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Russian mobile market still monopolized by Android smartphones in ‘14


MOSCOW, Dec 15 (PRIME) -- Smartphones continued to dominate the Russian phone market in 2014 with cheaper models enjoying more popularity among customers. The country’s leading retailers said that it is too early for them to mention any figures for the year, but double-digit growth of smartphones sales is already evident. The majority still opts for Android-run devices that makes the system, developed by Google, occupy more than two thirds of the market.

“It’s still too early to draw any conclusions for the year ahead of the December and pre-New Year sales. This month retailers may expect revenues as high as for the whole quarter. However, some trends are clear. In particular, it’s evident that the market of smartphones will grow in 2014 with double-digit dynamics in natural terms. Sales in monetary terms will also rise as of the end of the year, though less than in natural terms,” Mariya Zaikina, a spokeswoman for multi-channel retailer Svyaznoy, told Russian Connection.

More modest growth in monetary terms is explained by higher demand for low-cost smartphones with a price tag below 5,000 rubles.

“This segment occupied over 45% of sales of smartphones as of the end of September. Cheap smartphones are also popular because they are purchased by people willing to try to use this type of phone. For them, a smartphone is not an ordinary thing, and such customers want to use a new device without paying an extra price. Later, most customers change their cheap models with gadgets of middle and high price ranges,” Zaikina said.

According to M.Video, a leading electronic retail chain, an average price of a smartphone in the country fell to 8,600 rubles in January–June from 10,400 rubles a year earlier.

In January–September, the share of smartphones on the domestic mobile phone market climbed to 60% from 44% a year earlier in natural terms and up to 88% from 80% in monetary terms, according to the retailers’ data.

“Both indicators will be higher at the end of 2014. We do not expect a complete replacement of ordinary phones with smartphones in the next few years. Sales of ordinary phones will decrease, but there are still many people in Russia for whom such phones are more convenient than even the simplest smartphone,” Zaikina from Svyaznoy said.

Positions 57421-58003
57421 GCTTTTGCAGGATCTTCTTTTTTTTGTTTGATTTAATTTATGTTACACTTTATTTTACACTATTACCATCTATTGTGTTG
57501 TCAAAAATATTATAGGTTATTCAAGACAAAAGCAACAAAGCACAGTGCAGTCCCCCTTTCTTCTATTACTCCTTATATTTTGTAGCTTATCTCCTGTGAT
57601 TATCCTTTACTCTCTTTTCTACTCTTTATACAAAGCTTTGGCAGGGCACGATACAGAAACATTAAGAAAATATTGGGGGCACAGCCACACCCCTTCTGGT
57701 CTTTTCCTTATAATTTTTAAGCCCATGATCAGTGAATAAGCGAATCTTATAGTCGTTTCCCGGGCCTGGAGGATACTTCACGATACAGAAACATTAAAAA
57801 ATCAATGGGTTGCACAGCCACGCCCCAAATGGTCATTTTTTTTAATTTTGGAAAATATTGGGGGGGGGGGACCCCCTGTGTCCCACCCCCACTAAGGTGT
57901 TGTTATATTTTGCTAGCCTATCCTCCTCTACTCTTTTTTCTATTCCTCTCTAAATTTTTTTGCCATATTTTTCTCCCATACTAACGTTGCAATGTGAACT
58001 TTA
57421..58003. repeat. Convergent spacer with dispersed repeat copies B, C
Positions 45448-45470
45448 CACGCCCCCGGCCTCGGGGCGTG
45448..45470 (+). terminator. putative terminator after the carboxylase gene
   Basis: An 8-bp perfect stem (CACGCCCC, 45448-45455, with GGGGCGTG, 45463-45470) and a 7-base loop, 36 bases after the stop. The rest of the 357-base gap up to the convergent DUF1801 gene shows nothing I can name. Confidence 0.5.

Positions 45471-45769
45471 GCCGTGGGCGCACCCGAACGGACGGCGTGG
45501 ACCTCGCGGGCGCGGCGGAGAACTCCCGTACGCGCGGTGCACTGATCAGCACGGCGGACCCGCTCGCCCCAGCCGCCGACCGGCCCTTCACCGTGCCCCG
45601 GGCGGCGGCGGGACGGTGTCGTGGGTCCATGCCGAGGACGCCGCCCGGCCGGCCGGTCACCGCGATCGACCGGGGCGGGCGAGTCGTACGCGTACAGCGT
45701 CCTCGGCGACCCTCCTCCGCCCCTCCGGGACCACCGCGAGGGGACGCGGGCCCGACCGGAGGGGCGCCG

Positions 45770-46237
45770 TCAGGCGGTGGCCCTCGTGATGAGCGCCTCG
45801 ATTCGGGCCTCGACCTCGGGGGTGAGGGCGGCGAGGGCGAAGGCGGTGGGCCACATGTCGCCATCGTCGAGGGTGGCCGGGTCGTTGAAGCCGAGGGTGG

“The growth of the smartphone market is so high that it propels the whole mobile market to growth.”

GfK, a market research company, said that ordinary phones held a third of the market as of the end of September. “We may say that this share will shrink, and growth will be demonstrated by ‘smart-wireless-always-online’ devices. The number of gadgets equipped with Internet access and sold in Russia has exceeded 200 million units. Smartphones accounted for 44% of them,” GfK’s spokeswoman Natalya Ignatyeva said.

The special feature of the Russian market is that it started evolving slightly later than markets of U.S., Germany and the U.K., which are traditionally quick to react to any technical novelties. “Correspondingly, the markets of these countries do not show high growth any more with the number of smartphones being significantly higher than in our country. The potential of the Russian market is higher, as a third of customers still buy traditional devices with buttons,” Zaikina from Svyaznoy said.

Expansion of smartphones with special features, like phones supporting the Long Term Evolution (LTE) standard, camera phones and tablet phones, has also become a growth driver and between 100% and 300% in January–September.

Below is a breakdown of producers’ shares in smartphones sales in January–September, as provided by handsets retailer Euroset:


In natural terms, %

In monetary terms, %


Jan–Sep, 2013

Jan–Sep, 2014

Jan–Sep, 2013

Jan–Sep, 2014


























“In the U.S. and European countries, the share of smartphones is higher. It’s explained by a difference in the approach to sales: foreign operators subsidize smartphones, making profits on operator tariffs and options, while in Russia clients choose what they want. This is why the structure of the Russian market better reflects clients’ preferences,” Euroset’s Executive Vice President Viktor Lukanin told Russian Connection.

In 2014, the domestic market was dominated by three operating systems – Android, iOS and Windows – which occupied 95% of the market both in natural and monetary terms. “Android is the most popular of them with four out of five sold smartphones equipped with it. In 2013, Android won about 70% of the market,” Zaikina said.

According to M.Video, the share of the Android system expanded to 83% in January–June from 72% a year earlier. The share of iOS grew 1 percentage point to 9%, while the share of the Windows system contracted 2 percentage points to 4%.

(56.8919 rubles – U.S. $1)

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